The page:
How to establish a quick and effective contact with your customers
The pandemic has helped make QR codes more universal than ever, as the technology is perfect for letting consumers use their smartphone to browse a web page without touching anything. Simply point your phone’s camera at the QR code to reveal a menu, opening hours, special offers or even payment options.
The idea of QR codes (named for quick response codes) originated with a Japanese automotive company in 1994. The last time I wrote about them in this blog over a decade ago, a special app was needed to read the codes — but in 2017, according to tech writer Scott Stratten, Apple enabled iPhone cameras to recognize QR codes, spreading the technology more widely. The fact that smartphones are now almost universal has also helped to increase the use of QR codes.
How can sole traders make good use of QR codes? Start by thinking about your outdoor signage. The code can take passers-by directly to your website or to a landing page with your store’s opening hours. Posting a link to a special offer can serve as an incentive to attract potential customers.
Shoppers can quickly access more information about the merchandise on your shelves if you have a QR code displayed in your displays. Imagine, for example, being able to direct a customer to a page showing how prickly cards are made or how to use a new DIY tool. It won’t replace good customer service, but it’s a free way to provide additional information to encourage a purchase. Just make sure you don’t link to a page where customers can buy the item online from another business.
Advertising, especially in print, should almost always include a QR code leading to your website – or to a special landing page associated with that specific code. You can, for example, create a contest and have the QR code go directly to the contest or giveaway. Customers can still enter your URL to access your store site, but navigating to a special page may be more difficult without a QR code.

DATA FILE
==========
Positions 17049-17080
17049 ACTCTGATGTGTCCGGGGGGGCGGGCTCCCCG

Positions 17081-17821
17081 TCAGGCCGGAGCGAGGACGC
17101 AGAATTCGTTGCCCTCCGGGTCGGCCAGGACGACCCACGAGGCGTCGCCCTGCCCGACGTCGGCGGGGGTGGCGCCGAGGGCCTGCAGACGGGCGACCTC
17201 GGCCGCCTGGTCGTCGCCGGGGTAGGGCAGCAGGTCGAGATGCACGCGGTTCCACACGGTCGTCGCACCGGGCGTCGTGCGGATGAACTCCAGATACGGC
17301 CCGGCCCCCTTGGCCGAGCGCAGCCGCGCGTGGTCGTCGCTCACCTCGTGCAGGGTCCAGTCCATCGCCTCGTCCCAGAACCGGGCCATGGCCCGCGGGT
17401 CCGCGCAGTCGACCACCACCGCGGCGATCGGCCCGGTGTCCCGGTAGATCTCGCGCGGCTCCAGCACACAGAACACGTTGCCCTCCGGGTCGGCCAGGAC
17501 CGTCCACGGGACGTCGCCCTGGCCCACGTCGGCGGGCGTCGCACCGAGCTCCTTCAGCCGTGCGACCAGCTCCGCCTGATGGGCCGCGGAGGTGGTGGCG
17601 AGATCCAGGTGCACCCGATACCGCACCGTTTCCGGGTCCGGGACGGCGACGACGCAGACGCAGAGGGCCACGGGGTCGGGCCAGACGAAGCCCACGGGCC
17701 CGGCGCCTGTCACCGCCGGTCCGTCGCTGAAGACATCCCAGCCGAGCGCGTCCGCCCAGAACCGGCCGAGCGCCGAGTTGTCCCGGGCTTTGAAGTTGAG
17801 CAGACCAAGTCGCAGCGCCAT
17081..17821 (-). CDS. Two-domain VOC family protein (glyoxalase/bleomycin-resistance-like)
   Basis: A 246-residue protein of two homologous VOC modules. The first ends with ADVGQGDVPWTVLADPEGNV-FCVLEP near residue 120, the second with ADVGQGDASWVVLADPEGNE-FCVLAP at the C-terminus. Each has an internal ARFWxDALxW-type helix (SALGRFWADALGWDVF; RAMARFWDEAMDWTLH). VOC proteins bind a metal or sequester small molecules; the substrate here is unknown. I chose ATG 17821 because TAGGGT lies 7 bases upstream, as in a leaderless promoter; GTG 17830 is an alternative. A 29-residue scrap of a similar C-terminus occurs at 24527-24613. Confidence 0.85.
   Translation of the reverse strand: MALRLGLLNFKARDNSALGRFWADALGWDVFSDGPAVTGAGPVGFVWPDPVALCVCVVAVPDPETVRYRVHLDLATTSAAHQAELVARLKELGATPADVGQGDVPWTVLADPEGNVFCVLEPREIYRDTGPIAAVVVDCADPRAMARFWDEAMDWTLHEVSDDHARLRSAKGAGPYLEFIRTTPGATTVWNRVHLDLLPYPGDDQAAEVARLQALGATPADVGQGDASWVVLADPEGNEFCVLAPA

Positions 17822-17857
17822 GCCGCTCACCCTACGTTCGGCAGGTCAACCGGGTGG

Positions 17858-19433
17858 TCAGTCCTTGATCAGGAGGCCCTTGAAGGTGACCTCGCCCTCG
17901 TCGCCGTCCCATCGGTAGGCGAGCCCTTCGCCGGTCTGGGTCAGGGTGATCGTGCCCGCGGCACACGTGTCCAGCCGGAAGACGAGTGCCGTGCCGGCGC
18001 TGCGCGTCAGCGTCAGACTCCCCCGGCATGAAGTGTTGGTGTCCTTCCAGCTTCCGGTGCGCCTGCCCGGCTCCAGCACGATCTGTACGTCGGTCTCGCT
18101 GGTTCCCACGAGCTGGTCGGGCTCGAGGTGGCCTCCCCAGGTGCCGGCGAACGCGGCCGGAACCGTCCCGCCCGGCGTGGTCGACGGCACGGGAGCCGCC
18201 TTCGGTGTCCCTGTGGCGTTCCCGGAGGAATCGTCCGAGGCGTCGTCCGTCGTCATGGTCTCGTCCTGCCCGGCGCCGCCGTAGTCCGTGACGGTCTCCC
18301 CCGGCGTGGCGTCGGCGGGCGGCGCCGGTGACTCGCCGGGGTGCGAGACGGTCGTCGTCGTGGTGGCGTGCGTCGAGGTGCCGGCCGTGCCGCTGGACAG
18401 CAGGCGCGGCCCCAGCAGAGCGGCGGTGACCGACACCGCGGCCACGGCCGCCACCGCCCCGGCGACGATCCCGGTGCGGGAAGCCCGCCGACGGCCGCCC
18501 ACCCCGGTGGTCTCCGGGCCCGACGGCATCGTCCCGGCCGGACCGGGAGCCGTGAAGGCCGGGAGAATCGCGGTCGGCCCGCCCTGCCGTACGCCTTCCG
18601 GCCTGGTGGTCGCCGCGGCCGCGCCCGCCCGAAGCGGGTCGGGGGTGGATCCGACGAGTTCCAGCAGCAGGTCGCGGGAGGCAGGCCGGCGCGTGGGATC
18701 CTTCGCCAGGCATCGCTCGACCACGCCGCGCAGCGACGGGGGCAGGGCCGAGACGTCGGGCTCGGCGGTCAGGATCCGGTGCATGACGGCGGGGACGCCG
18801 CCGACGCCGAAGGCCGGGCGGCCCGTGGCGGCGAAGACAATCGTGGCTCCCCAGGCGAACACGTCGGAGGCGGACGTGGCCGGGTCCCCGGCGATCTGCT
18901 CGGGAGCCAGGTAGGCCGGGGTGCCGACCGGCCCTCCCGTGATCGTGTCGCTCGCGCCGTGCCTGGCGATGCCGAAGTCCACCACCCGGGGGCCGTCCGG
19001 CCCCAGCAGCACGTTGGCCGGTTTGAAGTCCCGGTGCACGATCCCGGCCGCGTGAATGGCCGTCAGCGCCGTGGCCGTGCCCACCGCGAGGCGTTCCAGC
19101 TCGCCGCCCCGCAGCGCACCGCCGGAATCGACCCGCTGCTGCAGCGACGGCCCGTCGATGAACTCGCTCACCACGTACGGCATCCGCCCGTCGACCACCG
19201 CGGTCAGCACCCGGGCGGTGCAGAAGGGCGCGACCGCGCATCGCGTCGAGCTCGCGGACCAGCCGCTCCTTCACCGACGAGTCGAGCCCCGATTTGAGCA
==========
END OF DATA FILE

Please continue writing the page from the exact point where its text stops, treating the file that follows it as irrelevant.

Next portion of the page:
Large retailers use QR codes for inventory management because they can hold more information than barcodes. There are also ways to use QR codes for payment, including through PayPal. If you are interested in this option. click on this link. (Would have been a great opportunity to insert a QR code, wouldn’t it?)
How to generate a QR code? There is usually no cost to do so, which makes the technology accessible to everyone. Canva, the Australian online design platform I use all the time, can now create codes to add to business cards, signs and posters. Shopify also has a QR code generator for those who use their program. When generating a QR code, there are also options to include your logo, add performance tracking capability, or create a basic landing page. This Medium.com blog post will help you decide which generator is right for you.
As Monika Adarsh, author of the Medium article, notes, “With little to no upfront investment, QR codes provide a rich and dynamic customer experience.” If you haven’t tried them, now is the time!
For more thoughts and advice from Schroeder, read his article, “When Does Upselling Hurt More Than It Helps?” Find more blog posts from her in the Savvy Store Solutions tab.